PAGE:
“You’re wrong. Why are they flying south?”
Heejong gave her research assistant Minho a playful slap.
“It’s spring, moron. Which direction should geese be flying?”
“Ah. North,” Minho said, squinting up at the ragged skein of geese.
“Yes, now let’s collect the last of today’s samples.”
Minho grimaced and finished bagging a stick of goose feces.
“I’d rather be on Gageo Island, looking for rarities. Instead we’re collecting goose crap.”
“We have to gather evidence to prove that this latest outbreak of bird flu wasn’t caused by migratory birds. The vector is obviously that.”
Heejong pointed her chin at a runnel of stinking brown fluid that trickled into a ditch from a plastic greenhouse — a small chicken farm.
“And the only thing that smells is you, you dog baby. You spilled soju all over your legs. Must you drink two bottles with every—“
A goose dropped out of a low V overhead, lost altitude, then cartwheeled across the field close to the two researchers in a large puff of dirt. The indignant screech of startled magpies carried across the fields.
Heejong saw the bird’s eyes lolling, the grisly clicking of the tongue. The stricken goose flailed about like a drunkard, neck snaking grotesquely.
“That drunken dance. That’s new, Heejong. I heard some vague reports about this from China last week. They’re calling it ‘the drunk bird flu.’”
The goose vomited out a dark pile at Minho’s feet, then fell to one side and stilled. Minho prodded the pile with his foot, and it ruptured like an egg yolk.
“It’s moving,” he shrieked and staggered backwards, “…it’s…bugs, it’s made of bugs!”
The black mass boiled, then a tendril exploded from the goose and blurred up Minho’s bare legs.
“No, they’re, no, get them off, it’s biting me!” Minho screeched, flailing at the seething swarm on his legs.
Heejong, calm or perhaps in shock, methodically pulled out a can of bug repellant and emptied it over her panicked research assistant’s legs. Most of the frothing swarm fell away, and Heejong knocked and wiped the rest off with a small towel. Minho looked down at his swollen and bleeding legs, then collapsed into the dirt with a whimper. Heejong squinted at one of the small black creatures that was stuck to the towel.
“These are deer ticks, Minho, my god. How is this possible? Why are they inside a goose? Thousands of ticks inside a goose? I mean…”
“I don’t care, screw this. I don’t feel well. I’m going back to Seoul. Right now. I’m sorry,” Minho jabbered, his voice shaky. He staggered towards the road.
Heejong heard a muffled pop from inside Minho’s mouth as he retreated. He collapsed again, as if shot.
“Ahhh, my, my uh toof, exploded,” he gasped in disbelief, spitting out shards of pulverized tooth, before loping down the road.
Heejong looked down at her own bare legs, which remained unmolested, then examined the dead goose. She pulled a metal tag from the bird’s leg, which had a link of chain on it.
“So you escaped from somewhere. What’s this say…Hamhung? That’s in North Korea. Is this…bird a weapon?” Heejong watched the last of the ticks percolate through the farm rows and into a ditch.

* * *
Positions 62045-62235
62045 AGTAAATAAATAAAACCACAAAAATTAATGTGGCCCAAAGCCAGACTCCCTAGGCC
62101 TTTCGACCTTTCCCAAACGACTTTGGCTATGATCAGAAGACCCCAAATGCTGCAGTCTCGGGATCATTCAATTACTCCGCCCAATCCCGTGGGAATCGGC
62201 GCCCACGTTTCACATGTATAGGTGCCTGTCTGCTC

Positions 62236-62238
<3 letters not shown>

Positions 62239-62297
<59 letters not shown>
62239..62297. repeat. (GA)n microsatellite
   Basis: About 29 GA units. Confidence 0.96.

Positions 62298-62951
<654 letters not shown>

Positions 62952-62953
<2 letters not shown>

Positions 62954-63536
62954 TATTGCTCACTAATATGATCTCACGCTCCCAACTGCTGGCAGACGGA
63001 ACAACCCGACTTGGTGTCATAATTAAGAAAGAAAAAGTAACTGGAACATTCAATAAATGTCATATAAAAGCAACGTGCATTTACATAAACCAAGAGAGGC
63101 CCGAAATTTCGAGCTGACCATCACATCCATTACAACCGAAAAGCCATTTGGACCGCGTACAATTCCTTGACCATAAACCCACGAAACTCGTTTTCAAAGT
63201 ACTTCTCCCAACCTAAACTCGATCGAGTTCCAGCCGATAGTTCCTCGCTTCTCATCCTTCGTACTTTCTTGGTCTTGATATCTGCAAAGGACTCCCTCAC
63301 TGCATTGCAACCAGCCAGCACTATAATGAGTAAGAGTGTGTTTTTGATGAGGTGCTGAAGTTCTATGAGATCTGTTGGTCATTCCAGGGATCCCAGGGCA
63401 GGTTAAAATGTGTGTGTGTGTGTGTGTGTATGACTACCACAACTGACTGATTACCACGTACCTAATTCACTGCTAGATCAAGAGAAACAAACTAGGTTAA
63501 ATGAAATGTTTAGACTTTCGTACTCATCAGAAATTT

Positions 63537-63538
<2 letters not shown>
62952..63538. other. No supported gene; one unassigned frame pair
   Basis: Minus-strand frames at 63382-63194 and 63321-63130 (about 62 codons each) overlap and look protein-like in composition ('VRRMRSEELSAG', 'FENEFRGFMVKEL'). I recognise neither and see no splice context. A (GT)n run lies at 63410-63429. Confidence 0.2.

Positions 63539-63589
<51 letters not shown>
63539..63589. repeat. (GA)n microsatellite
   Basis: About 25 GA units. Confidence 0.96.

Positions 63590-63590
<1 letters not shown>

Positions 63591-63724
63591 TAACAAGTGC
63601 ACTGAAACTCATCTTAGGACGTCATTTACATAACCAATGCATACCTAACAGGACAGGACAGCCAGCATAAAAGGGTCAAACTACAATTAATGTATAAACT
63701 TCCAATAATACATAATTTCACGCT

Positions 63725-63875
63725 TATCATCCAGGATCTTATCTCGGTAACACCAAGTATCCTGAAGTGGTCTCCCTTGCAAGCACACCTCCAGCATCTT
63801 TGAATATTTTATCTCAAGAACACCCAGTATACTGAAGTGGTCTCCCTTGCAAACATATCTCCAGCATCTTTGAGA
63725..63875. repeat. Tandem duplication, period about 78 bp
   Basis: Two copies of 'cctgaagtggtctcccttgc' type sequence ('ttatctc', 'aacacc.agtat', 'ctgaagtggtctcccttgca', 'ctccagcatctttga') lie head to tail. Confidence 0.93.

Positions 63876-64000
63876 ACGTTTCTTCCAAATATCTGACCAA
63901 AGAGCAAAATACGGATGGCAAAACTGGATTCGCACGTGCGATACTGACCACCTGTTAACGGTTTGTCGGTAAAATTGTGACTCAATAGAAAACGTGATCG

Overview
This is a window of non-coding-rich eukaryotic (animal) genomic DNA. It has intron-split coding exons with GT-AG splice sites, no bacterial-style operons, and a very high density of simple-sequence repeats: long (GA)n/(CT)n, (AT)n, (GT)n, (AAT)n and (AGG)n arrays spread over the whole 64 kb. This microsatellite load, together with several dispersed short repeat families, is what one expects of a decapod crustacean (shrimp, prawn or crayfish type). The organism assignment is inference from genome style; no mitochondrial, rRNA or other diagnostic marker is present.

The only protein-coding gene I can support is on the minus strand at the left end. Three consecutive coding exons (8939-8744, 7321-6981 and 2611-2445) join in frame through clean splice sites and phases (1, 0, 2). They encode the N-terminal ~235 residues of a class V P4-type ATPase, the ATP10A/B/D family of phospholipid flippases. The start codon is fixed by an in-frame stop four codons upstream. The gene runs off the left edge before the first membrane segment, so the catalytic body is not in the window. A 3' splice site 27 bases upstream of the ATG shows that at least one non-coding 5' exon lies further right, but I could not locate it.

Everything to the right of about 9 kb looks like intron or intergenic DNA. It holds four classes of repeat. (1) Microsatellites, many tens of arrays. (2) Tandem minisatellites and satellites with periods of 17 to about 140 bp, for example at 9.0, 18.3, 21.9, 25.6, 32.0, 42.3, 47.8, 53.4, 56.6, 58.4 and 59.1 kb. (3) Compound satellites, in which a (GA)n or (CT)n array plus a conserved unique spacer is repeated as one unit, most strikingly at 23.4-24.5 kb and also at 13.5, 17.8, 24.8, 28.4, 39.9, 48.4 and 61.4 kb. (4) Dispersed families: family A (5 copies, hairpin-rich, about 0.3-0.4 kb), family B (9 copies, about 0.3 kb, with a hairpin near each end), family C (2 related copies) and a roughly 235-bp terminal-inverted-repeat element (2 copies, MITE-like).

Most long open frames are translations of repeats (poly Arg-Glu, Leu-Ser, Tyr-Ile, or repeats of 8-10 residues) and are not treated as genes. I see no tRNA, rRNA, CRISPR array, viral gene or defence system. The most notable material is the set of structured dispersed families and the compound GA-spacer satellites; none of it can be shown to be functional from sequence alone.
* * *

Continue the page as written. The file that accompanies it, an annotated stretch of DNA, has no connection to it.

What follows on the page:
“Oh God, they’re headed into town.”
Overhead, she saw more geese flying in from the north.
“No, no no,” she said. Another goose fell to earth, then a dozen.
Two hours later, Heejong was locked inside of her car, in a desperate debate with her superiors.
“I know sir, but now I think that migratory geese are the problem. Yes. I think they’re being weaponized in the North, they’re full of ticks. Ticks. Deer ticks. I don’t…wait wait, call me back.”
Heejong clicked through a video-call from Minho, and saw the young man’s pale face. He was on the train, the picture was shaky.
“The KTX is almost back in Seoul,” he rasped. His face was raw with scratches and covered in sweat, and there was blood around his lips. The sound of passengers screaming and general chaos clamoured in the background.
“Heejong, other people are sick on this train. I don’t…my damn teeth are—“
The feed went blurry, then Minho’s phone fell to the floor. Heejong heard him groan, then another loud pop. She saw his foot for a second, and then the view angled to a passenger across the aisle.
The man was coiled defensively on the seat next to the window, muttering at the pandemonium around him. He clutched a green bottle of soju to his face, then took a long pull, spilling alcohol over the front of his suit. Almost instantaneously, a cloud of blackness — ticks — washed up from below and blanketed the man’s face and chest. He pawed at himself with his fingernails, and then, to Heejong’s best guess, all of his teeth exploded at once with a devastating cascade of cracks, before Minho’s phone went dead.
Heejong tried to get a hold of her flurried thoughts. OK, What’s happening? Think. North Korea somehow weaponized ticks, stuffed them into geese and sent them south. What’s happening? Why didn’t they go after me? They were on Minho’s legs. That man’s face and — oh no. Soju. Alcohol must be the catalyst. I don’t drink. But if this thing reacts with soju, then we are screwed. South Korea is doomed.
Heejong’s fingers quavered as she typed a desperate email to her contact in the American CDC. As she typed, she was peripherally aware of a large silver plane crashing into the horizon with a dull crump, and the sound of massed car horns blaring from town. She was about to hit send when an air raid siren spooled up in the distance. It was quickly joined by others, like howling neighbourhood dogs setting one another off.
As the horizon brightened to a deathly white-yellow that raced towards her, Heejong clicked send. She thought about her cat, and wondered if her email would get off in time.
Matt Poll has spent most of the past decade living in South Korea, and has written a memoir about the shenanigans involved with being a foreign birdwatcher there, as well as a thriller/fantasy novel set on Korea’s DMZ. He has also started writing a series of bizarre stories about birding.